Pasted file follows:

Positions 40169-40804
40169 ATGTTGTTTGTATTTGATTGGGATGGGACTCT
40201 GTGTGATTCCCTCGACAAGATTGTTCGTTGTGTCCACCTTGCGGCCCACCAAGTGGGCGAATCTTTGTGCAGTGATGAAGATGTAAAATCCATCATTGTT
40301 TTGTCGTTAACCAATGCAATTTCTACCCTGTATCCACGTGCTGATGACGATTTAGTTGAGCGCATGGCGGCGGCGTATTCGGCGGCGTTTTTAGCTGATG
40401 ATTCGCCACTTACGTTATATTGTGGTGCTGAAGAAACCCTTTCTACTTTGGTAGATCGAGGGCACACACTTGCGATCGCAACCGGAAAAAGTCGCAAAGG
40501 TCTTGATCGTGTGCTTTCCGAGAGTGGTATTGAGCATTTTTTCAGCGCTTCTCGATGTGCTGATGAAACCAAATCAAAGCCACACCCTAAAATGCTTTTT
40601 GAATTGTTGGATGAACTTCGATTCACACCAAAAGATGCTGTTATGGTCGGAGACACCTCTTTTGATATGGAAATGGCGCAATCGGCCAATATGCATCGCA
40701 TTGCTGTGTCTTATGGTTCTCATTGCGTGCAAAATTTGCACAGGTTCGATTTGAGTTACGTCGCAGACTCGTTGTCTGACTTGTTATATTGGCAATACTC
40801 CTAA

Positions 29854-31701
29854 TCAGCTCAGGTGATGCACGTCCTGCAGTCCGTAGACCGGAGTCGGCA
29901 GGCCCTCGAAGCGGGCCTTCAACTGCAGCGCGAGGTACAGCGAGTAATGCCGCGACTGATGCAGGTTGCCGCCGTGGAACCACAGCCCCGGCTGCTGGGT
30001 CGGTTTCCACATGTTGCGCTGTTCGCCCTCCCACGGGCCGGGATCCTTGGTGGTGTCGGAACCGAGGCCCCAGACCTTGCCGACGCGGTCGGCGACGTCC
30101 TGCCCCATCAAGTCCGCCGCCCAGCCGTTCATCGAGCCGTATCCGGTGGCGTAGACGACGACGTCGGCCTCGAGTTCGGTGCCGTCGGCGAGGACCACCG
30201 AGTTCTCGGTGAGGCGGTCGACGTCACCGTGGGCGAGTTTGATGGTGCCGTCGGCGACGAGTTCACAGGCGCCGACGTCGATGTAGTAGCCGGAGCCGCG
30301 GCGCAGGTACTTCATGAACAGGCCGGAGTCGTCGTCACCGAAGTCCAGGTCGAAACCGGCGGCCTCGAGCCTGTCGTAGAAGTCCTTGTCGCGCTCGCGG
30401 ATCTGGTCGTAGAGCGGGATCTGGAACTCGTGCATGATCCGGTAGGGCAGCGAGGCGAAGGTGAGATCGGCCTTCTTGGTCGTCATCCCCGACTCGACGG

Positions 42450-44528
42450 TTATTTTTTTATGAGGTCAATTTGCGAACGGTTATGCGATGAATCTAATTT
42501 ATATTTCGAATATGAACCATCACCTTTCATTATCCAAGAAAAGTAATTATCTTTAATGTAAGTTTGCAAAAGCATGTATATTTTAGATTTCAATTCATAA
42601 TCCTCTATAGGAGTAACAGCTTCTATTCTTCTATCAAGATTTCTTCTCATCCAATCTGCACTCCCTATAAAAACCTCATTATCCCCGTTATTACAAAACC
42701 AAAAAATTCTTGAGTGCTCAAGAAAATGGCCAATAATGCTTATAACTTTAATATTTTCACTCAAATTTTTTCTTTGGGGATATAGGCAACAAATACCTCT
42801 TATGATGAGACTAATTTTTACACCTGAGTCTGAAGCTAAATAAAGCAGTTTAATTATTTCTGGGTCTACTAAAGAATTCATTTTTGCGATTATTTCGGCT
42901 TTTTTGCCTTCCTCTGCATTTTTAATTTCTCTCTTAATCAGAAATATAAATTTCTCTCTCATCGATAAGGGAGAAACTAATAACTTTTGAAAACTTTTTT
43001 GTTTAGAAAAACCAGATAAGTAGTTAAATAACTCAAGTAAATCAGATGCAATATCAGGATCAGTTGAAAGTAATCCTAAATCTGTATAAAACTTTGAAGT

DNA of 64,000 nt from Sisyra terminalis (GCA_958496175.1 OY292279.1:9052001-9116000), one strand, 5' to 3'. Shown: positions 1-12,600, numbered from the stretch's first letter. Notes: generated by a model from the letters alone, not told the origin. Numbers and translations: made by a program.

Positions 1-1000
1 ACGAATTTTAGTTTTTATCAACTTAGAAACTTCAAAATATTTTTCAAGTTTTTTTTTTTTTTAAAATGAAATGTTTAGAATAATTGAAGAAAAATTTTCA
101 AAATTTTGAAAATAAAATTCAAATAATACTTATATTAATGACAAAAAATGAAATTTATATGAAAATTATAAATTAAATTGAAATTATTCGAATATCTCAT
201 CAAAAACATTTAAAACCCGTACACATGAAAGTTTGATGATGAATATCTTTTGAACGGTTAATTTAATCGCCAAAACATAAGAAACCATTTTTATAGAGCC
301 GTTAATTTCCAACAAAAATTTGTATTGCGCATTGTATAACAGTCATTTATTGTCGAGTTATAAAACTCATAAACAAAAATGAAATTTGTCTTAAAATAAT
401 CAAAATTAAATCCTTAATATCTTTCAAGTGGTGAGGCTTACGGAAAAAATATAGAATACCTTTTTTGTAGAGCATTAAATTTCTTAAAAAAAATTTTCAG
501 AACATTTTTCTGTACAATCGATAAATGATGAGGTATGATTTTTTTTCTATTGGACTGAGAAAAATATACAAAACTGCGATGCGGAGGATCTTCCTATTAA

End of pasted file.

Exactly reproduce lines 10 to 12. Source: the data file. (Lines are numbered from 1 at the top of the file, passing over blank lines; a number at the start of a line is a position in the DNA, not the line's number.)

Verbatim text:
Positions 29854-31701
29854 TCAGCTCAGGTGATGCACGTCCTGCAGTCCGTAGACCGGAGTCGGCA
29901 GGCCCTCGAAGCGGGCCTTCAACTGCAGCGCGAGGTACAGCGAGTAATGCCGCGACTGATGCAGGTTGCCGCCGTGGAACCACAGCCCCGGCTGCTGGGT